Profitability and the future for US Banks

Profitability and the future for US Banks

McKinsey has produced a paper about the next generation of banking in the United States, describing the challenges faced in customer service, innovation, and maintaining profitability in a changing world. It also predicts what banking will look like in the future, considers countries already adopting new ways of operating, and warns that American banking risks being left behind unless it alters its course.

It’s an interesting read.

There’s a brief summary and a link to the report below in addition to our own view on how all banks, not just those in the US, can improve their operations.

 

The Future

McKinsey believes that the next horizon for US banks is the development of ecosystems. In short, an ecosystem is an integrated and personalised proposition offering much more than a range of banking products, bringing together a whole range of different services built around the customer.

Consumer ecosystems currently emerging around the world tend to cluster around needs such as travel, healthcare or housing. Business-to-business ecosystems generally revolve around a certain function – for example, marketing, sales, operations, procurement or finance. Ecosystems typically provide three types of value:

  • They act as a gateway, reducing friction as a customer accesses related services.
  • They are competitive, owing to the strength of the network.
  • They integrate data across a series of services.

US banks are used to offering individual products, based on individual transactions rather than a broad set of services. Asian banks which have been able to build ecosystems have shown improved economic performance. This new approach has led to increased sales and conversion rates, better customer retention and improved margins.

Observed in isolation, it seems like a no-brainer. I wish my bank would offer exclusive deals, source offers based on my purchase history, and do more than send me a loan or credit card deal through the post. The future could see businesses offered a seamless set of services for banking, accounting, administration, HR and IT, all by one provider.

So why is it that the US is so slow to innovate?

 

The brake on US development

There are a number of reasons why the development of financial ecosystems in the US has been much slower than in other countries:

 

Consumer behaviour

Other countries reached critical mass in consumer digital adoption later than the States. This meant they were able to go directly to mobile-first models, which are far more conducive to the construction of ecosystems. In addition, US consumers are accustomed to receiving services from a wide range of financial services providers. However, elsewhere in the world a more concentrated model exists and consumers are more familiar with consolidated services.

 

Regulation

The US regulatory environment has been less conducive to the development of ecosystems. Innovation may have been slowed by the high levels of scrutiny in the US, and specifically the restrictions on non-banking activities, which mean that banks in the States generally tend to contact their customers only when they’re trying to sell them something.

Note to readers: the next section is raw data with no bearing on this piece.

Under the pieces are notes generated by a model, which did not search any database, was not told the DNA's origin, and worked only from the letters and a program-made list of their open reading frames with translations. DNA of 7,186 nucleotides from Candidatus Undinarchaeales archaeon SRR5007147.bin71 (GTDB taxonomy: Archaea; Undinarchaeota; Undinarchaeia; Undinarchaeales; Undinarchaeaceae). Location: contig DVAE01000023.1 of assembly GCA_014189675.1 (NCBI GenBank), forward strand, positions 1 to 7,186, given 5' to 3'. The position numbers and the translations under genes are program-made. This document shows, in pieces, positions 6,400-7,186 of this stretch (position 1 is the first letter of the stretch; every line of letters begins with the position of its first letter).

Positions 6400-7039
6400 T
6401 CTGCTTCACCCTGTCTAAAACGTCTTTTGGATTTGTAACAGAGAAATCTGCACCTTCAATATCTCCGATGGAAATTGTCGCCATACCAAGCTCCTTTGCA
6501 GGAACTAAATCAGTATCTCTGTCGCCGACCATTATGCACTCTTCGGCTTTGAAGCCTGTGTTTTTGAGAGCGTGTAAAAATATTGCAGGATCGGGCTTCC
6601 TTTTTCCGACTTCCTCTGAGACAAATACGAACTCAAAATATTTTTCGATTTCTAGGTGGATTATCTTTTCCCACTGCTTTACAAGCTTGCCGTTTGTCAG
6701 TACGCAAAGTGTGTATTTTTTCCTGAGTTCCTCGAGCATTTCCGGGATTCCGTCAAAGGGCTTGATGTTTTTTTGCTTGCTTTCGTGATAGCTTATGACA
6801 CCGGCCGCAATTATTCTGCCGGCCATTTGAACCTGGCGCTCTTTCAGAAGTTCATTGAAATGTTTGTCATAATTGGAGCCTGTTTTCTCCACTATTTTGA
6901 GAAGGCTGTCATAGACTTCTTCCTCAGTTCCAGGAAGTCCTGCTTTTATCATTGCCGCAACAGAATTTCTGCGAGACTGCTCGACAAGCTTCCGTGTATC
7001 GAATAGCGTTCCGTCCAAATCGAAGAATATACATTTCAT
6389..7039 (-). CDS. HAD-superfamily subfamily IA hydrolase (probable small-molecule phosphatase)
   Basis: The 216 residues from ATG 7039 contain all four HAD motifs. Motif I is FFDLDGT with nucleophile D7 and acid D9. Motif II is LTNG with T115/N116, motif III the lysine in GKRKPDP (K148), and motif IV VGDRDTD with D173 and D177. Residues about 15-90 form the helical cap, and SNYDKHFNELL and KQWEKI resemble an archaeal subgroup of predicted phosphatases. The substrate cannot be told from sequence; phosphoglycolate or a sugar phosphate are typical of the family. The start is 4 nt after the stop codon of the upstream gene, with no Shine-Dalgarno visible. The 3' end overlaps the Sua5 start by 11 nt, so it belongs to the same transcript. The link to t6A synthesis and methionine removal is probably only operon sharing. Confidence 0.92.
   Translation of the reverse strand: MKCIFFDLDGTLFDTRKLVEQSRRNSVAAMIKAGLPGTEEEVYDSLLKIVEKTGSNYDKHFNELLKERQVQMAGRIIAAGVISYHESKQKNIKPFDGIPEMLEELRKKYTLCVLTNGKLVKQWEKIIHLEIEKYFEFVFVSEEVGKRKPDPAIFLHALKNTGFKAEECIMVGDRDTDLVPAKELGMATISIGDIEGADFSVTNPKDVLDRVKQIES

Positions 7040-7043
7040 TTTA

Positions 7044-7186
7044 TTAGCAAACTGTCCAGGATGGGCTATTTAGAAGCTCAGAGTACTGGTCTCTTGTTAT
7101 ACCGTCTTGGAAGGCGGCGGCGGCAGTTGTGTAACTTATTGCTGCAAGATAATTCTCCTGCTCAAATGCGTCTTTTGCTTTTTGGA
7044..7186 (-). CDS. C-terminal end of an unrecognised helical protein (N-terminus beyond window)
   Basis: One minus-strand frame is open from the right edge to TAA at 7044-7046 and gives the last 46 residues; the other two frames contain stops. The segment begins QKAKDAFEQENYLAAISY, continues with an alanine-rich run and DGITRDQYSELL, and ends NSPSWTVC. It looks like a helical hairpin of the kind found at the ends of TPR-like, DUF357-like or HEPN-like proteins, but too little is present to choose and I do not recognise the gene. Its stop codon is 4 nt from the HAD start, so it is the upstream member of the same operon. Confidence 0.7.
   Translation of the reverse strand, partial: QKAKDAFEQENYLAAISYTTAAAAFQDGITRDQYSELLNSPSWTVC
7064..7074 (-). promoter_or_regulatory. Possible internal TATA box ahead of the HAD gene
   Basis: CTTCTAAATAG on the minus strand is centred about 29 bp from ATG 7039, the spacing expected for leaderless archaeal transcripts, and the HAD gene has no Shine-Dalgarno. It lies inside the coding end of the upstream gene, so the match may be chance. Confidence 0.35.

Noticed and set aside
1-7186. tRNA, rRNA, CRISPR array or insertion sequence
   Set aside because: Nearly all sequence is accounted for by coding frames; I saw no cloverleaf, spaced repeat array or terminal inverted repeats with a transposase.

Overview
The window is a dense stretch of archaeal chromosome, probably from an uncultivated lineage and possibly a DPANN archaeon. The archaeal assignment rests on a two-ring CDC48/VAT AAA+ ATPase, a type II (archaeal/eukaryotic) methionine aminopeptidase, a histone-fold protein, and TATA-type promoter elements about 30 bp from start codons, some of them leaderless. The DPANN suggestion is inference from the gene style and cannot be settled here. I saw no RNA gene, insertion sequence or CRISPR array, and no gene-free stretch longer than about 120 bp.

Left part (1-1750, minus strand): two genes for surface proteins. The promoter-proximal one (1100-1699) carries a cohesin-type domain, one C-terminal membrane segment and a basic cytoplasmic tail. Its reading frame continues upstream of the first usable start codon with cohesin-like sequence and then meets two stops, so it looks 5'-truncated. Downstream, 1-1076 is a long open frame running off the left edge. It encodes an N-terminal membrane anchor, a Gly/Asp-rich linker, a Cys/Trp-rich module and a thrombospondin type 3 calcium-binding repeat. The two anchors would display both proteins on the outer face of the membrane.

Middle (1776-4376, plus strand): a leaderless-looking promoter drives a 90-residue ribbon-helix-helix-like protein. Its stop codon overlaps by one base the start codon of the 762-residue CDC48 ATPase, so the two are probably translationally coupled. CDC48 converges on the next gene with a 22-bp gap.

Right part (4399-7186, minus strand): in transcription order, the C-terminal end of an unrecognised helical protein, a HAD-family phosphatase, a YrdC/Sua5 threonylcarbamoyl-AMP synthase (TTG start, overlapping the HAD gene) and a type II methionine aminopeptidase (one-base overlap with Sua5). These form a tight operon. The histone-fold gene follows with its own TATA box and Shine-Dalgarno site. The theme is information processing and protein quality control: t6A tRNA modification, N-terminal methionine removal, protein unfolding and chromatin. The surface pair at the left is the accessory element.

Technology

Technology is evolving at a pace that is blowing the minds of CIOs in the banking industry. Many of these advancements, such as the building of APIs, transition to agile software development and enhancement of data capabilities, can serve as a foundation for a successful transition to an ecosystem model. However, the banks struggle to test and implement effectively.

Consumer behaviour and regulation can be influenced a little. Technology is something the banks have 100% control over, and the future winners will be those able to innovate and launch new technology confidently and efficiently.

We work with financial institutions across the world and have seen the problems they face at first hand. Trying to develop new technology which can replace or interact with legacy systems is a complex job. It can only be achieved through testing automation if you want to control your costs and maintain confidence levels in the solution. Finextra’s research paper on this, produced in conjunction with our teams, can be found here.

 

Is a change coming?

McKinsey claims that the US may have reached a tipping point. Several trends are converging that could make robust banking ecosystems the dominant model in financial services:

 

Banks need income

Retail banks are almost universally desperate for increased fee income, as they strive to offset a difficult interest rate environment and build businesses offering higher returns and lower risk. To do so, they will need to provide added services which customers are willing to pay for.

 

Sales process

Banks are trying to move away from incentivised selling and focus on rewarding sales teams based on quality of service. However, this is a long road and in the UK, for example, some banks experienced a decline in sales productivity after cutting incentives for branch sales. Banks will need a new and more effective way to engage customers and demonstrate product benefits, and to eliminate any friction in the customer experience that could limit take up. McKinsey believes that ecosystems can deliver this.

 

Changing expectations

Consumers and small business clients increasingly expect an integrated banking service, one that matches the experience they enjoy from other brands.

Consumer behaviour can be changed if banks start to develop propositions which are genuinely customer-centric rather than just pushing products at them. From my point of view, the inability to launch new technology has been the biggest issue holding back innovation. If new propositions can be developed quickly, the market leaders will be those enjoying the healthier margins arising from more engaged and satisfied consumers.

The full report from McKinsey can be found here